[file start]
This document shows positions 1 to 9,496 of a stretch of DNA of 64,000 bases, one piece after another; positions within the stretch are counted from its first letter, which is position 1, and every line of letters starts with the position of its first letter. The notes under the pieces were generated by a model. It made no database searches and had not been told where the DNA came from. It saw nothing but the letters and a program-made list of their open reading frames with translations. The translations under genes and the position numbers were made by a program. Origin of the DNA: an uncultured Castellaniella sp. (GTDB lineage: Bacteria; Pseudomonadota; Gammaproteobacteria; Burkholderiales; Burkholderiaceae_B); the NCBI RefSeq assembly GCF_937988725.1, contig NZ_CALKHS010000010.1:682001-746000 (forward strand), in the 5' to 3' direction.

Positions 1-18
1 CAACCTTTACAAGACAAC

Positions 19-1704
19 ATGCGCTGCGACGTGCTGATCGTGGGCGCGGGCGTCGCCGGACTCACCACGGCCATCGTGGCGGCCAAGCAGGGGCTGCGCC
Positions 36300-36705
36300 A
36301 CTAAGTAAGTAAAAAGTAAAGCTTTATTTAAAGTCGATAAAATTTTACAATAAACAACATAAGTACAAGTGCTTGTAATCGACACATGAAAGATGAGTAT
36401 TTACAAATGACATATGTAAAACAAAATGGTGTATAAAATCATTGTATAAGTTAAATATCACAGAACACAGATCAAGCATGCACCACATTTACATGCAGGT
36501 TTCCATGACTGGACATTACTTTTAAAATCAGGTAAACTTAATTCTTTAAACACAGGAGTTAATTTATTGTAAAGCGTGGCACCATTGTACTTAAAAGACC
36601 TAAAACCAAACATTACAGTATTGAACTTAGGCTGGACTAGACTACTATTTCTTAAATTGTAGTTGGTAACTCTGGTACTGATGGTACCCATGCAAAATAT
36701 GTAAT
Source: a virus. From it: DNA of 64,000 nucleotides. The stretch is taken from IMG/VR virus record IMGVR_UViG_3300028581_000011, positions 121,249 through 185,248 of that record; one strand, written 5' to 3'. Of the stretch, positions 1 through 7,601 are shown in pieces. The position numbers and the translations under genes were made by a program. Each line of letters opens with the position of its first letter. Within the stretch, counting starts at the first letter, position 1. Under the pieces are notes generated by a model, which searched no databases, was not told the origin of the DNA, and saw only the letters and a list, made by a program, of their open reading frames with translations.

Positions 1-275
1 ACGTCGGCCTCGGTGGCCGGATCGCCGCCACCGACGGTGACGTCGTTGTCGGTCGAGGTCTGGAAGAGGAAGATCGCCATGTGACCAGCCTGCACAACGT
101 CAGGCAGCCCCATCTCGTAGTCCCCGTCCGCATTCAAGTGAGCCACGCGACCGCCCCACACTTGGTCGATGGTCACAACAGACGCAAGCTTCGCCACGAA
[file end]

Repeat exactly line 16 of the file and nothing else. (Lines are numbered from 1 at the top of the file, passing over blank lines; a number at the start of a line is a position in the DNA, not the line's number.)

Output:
101 CAGGCAGCCCCATCTCGTAGTCCCCGTCCGCATTCAAGTGAGCCACGCGACCGCCCCACACTTGGTCGATGGTCACAACAGACGCAAGCTTCGCCACGAA